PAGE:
• 137. Mitigation: The various available cryptographic APIs to support the core security services were already discussed for both J2EE and .NET. Developers need to be aware of the available APIs, when to use them and how to use them properly. Most importantly, it is important to know the limitations of each cryptographic scheme -- never use custom or insecure cryptographic algorithms and use strong keys. 5.3.5 Insecure Default Configuration Overview: Most default configurations on many commercial hardware and software products do not provide a sufficient level of security and must be modified. True to the least privilege principle, configuration should always allow for the minimum privilege necessary. Secure configuration is required on the web, application and database server. In order to securely deploy an enterprise web based application, all configurations must be properly performed. Some configuration problems can be due to unpatched security flaws present in the server software, improper file and directory permissions, error messages providing too much information, improper configuration of SSL certificates and encryption settings, use of default certificates, improper server configurations enabling directory listing and directory traversal attacks, among others. Consequences: Insecure default configuration often has an impact on authentication, authorization and confidentiality. However, other security services can also be compromised. Discussion: Since default configurations are often not changed, insecure default configurations will increase the likelihood of vulnerabilities. Application developers need to be aware of what the defaults are and configure them properly to match the desired level of security. Severity: Medium Likelihood of Exploit: High Mitigation: 137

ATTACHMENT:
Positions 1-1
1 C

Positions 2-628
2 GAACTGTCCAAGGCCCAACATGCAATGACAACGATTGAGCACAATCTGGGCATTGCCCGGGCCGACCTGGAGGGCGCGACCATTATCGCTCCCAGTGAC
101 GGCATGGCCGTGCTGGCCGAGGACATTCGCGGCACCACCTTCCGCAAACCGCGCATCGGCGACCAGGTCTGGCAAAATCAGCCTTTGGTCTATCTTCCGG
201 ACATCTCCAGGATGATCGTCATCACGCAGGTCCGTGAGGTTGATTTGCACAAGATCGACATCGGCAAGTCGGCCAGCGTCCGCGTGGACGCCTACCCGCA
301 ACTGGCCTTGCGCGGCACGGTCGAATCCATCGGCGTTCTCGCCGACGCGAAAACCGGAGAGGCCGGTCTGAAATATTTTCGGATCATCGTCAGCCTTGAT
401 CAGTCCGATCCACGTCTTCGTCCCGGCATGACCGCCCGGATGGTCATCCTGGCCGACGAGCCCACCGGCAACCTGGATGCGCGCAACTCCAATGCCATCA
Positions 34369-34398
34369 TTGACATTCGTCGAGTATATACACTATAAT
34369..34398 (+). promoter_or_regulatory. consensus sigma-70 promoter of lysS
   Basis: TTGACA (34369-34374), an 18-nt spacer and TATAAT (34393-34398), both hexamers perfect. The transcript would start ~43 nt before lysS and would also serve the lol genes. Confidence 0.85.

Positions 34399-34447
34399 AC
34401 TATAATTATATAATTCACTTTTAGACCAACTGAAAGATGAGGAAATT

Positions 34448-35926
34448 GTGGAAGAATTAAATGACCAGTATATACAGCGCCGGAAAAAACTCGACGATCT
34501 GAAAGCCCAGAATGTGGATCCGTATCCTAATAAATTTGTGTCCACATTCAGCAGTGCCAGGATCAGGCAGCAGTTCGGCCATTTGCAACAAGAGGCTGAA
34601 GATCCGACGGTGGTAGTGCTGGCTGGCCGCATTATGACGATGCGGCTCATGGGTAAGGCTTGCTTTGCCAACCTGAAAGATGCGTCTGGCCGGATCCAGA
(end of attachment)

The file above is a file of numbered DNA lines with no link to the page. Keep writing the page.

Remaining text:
• 138. Software and platform vendors should do their part by providing more secure default configurations and making it simple to configure different settings. Application developers need to be aware of the default configuration and change it appropriately. 5.3.6 Insecure Auditing/Logging Overview: Most enterprise web based application will use event logging in some shape or form and it is very important to ascertain that this is done securely. The fundamental threats to event logs involve tampering with the log, information disclosure of sensitive information stored in the log and log deletions in order to erase tracks. While some event log protection is provided by the security features in the Windows operating system, developers must ensure that event logging code cannot be used by an attacker to gain unauthorized access to the event log. Consequences: Compromised logs will compromise non-repudiation and accountability services. Discussion: The first axiom of logging should be to not log sensitive data. We have already mentioned this in the secure exception management section. For example, with .NET, if EventLog.WriteEvent is used, existing records cannot be read or deleted. This leads us back to the principle of least privilege. Do not give more privileges to the code updating the event logs than is absolutely necessary and grant those privileges for the shortest amount of time necessary. This can be accomplished by specifying EventLogPermission by way of code access security. A threat that should be addressed is preventing an attacker from invoking the code that does event logging so many times that would cause overwrite in previous log entries. An attacker can try and to this in an attempt to cover his tracks for example. A way to deal with that may be to use an alert mechanism that would signal the problem as soon as the event log approached a limit. Keeping a record of security-related events that contain information on who has been granted access to what resources is an important tool for promoting accountability. These records can also be vital for recovery once a system has been breached and can also be used for intrusion detection purposes. They can also help track hackers down. Any good hacker will try to delete or modify all records of his or her activities and thus it is extremely important to keep those records secure and tamperproof. The deployer of the application should associate each of the container constraints for component interaction with a logging mechanism. The container can then audit one of the following events: all evaluations where the constraint was satisfied, all evaluations where the constraint was not satisfied, all evaluations regardless of the outcome and no evaluations. All changes to audit logs should also be audited. With J2EE responsibility for auditing and logging is shifted from developers to deployers of the application [10, 18, 24]. 138